Informed employee voice and advocacy

All organisations would love their employees to post positive comments about them on social media; this is good for their reputation. It is especially important in an era of flat lining trust in CEOs, as reported in the 2014 Edelman Trust Barometer.

However, just as pursuing happiness is not likely to lead to happiness, pursuing advocacy is not likely to lead to authentic advocacy.

Advocacy or brand champion ‘programmes’ are sometimes akin to cortisone injections that enable a player to perform better in a game, but the long term solution means addressing the root cause of the problem. Worse still are advocacy programmes that aim to turn employees into games show hosts on speed, as if advocacy is doing what you normally do only faster and with false energy.

Organisations that prepare messages for employees to use in their social media are really missing the point. Followers, friends, family and consumers are cute readers of tweets and status updates – they read carefully between the lines and can spot a ‘placed’ message a mile off.

So, how do organisations get to the point where employees are more likely to post positively about their organisation in an authentic way?

In my research, two principle internal communication practices were identified that are strongly correlated to organisational engagement; keeping employees informed and giving them a say about what goes on. The empirical evidence for this in my research corroborates other studies that consistently point to the importance of employee voice inside an organisation (for example, the MacLeod and Clarke review, Chartered Institute of Personnel and Development and Involvement and Participation Association reports).

What I have found is that there is limited value in giving employees a voice unless they are well informed in the first place. This has led me to develop a new concept: ‘informed employee voice’ as the basis for strong organisational engagement. My research also suggests that advocacy is strongly correlated with what employees think and feel about the organisation. In other words, keeping employees informed and giving them a voice is associated with how engaged employees are with their organisation and this in turn is associated with advocacy.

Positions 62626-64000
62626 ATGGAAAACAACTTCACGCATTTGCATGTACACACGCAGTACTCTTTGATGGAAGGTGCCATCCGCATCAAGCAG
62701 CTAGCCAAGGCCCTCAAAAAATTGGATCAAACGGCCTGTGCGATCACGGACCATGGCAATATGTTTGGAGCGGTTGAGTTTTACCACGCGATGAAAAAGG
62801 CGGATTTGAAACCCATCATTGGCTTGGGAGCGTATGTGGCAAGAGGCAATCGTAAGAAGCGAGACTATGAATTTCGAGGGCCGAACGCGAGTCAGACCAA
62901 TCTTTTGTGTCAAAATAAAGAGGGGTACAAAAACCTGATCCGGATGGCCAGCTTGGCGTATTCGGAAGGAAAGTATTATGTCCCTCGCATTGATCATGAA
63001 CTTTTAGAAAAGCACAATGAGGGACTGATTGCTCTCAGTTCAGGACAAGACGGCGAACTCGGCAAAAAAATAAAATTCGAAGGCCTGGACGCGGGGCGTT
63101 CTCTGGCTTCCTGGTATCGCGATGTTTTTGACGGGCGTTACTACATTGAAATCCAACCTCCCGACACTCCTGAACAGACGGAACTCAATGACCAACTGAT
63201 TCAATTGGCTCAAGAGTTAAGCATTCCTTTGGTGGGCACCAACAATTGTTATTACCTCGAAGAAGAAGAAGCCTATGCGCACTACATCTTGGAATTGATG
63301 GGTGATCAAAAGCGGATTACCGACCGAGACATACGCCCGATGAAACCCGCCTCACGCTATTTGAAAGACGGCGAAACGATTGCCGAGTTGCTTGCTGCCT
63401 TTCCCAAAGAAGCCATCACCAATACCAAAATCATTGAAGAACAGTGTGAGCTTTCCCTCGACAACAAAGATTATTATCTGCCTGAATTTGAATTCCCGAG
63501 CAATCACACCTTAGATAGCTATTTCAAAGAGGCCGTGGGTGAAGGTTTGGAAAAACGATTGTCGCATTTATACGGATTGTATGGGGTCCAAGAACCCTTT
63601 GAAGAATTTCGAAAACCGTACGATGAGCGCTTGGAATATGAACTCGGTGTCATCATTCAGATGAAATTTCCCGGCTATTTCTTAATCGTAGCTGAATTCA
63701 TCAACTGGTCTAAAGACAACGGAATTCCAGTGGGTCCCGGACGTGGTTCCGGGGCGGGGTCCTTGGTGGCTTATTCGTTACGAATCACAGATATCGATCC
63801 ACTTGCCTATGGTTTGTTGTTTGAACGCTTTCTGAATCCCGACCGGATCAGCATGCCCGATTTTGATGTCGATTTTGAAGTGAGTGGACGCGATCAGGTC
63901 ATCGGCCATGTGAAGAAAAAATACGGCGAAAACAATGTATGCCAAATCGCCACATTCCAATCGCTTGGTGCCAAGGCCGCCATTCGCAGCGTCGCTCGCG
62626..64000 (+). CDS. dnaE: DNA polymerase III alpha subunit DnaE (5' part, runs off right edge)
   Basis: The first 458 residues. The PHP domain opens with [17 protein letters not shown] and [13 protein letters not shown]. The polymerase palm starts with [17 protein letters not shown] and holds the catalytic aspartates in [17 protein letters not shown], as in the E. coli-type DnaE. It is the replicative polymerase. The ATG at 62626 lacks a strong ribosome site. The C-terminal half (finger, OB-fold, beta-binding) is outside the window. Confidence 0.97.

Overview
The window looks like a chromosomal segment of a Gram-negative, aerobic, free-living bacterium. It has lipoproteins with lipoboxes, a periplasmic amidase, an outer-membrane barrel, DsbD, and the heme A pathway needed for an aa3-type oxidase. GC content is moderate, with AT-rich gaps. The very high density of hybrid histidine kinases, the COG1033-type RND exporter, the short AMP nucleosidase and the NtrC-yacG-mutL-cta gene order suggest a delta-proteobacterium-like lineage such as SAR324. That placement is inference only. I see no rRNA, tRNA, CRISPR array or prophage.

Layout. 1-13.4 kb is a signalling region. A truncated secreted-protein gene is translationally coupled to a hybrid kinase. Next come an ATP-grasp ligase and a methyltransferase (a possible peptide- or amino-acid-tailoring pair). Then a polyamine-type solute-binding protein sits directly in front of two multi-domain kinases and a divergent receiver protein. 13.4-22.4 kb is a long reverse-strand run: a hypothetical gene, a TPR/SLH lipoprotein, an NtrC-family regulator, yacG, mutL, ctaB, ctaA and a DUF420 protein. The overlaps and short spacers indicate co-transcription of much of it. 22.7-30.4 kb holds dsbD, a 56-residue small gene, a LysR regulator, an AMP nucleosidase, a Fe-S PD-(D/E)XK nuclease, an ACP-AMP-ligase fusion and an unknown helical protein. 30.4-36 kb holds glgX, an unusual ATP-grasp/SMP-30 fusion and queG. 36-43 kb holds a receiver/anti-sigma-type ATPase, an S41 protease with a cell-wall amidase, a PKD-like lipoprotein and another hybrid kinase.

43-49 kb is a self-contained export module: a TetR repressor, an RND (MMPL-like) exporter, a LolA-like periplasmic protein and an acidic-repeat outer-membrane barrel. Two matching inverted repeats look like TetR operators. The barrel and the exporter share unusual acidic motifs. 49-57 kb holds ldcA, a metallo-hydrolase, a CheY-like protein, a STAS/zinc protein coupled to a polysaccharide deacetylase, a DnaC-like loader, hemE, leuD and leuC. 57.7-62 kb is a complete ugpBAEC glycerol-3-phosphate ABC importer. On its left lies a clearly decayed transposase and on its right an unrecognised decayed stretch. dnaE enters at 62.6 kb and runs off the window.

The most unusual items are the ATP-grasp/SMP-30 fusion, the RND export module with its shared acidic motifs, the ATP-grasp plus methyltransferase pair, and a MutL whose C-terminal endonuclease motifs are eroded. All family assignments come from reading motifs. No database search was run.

There is no simple shortcut to authentic advocacy. Kay Carberry, Assistant General Secretary of the Trade Unions Congress (TUC) made this point at the CIPD and London School of Economics (LSE) Voice and Value conference – she said that structures have to be in place to capture what employees say and ensure that responses are provided. It is only when we have got strong internal employee voice processes in place that employees are likely to post positive comments on social media without being prompted to do so.

So, how good are organisations at keeping employees informed and giving them a say about what goes on? There are examples of good practice that can be seen in some case studies, although they may not necessarily tell the full story. I love a good case study as much as anyone and we have some great free resources in the UK, such as those provided by Simply Communicate and AllThingsIC. However, case studies are sometimes written without close scrutiny and they are often not supported with hard evidence. Case studies therefore need to be put into the context of broader, empirical, research to generate an objective assessment of the situation.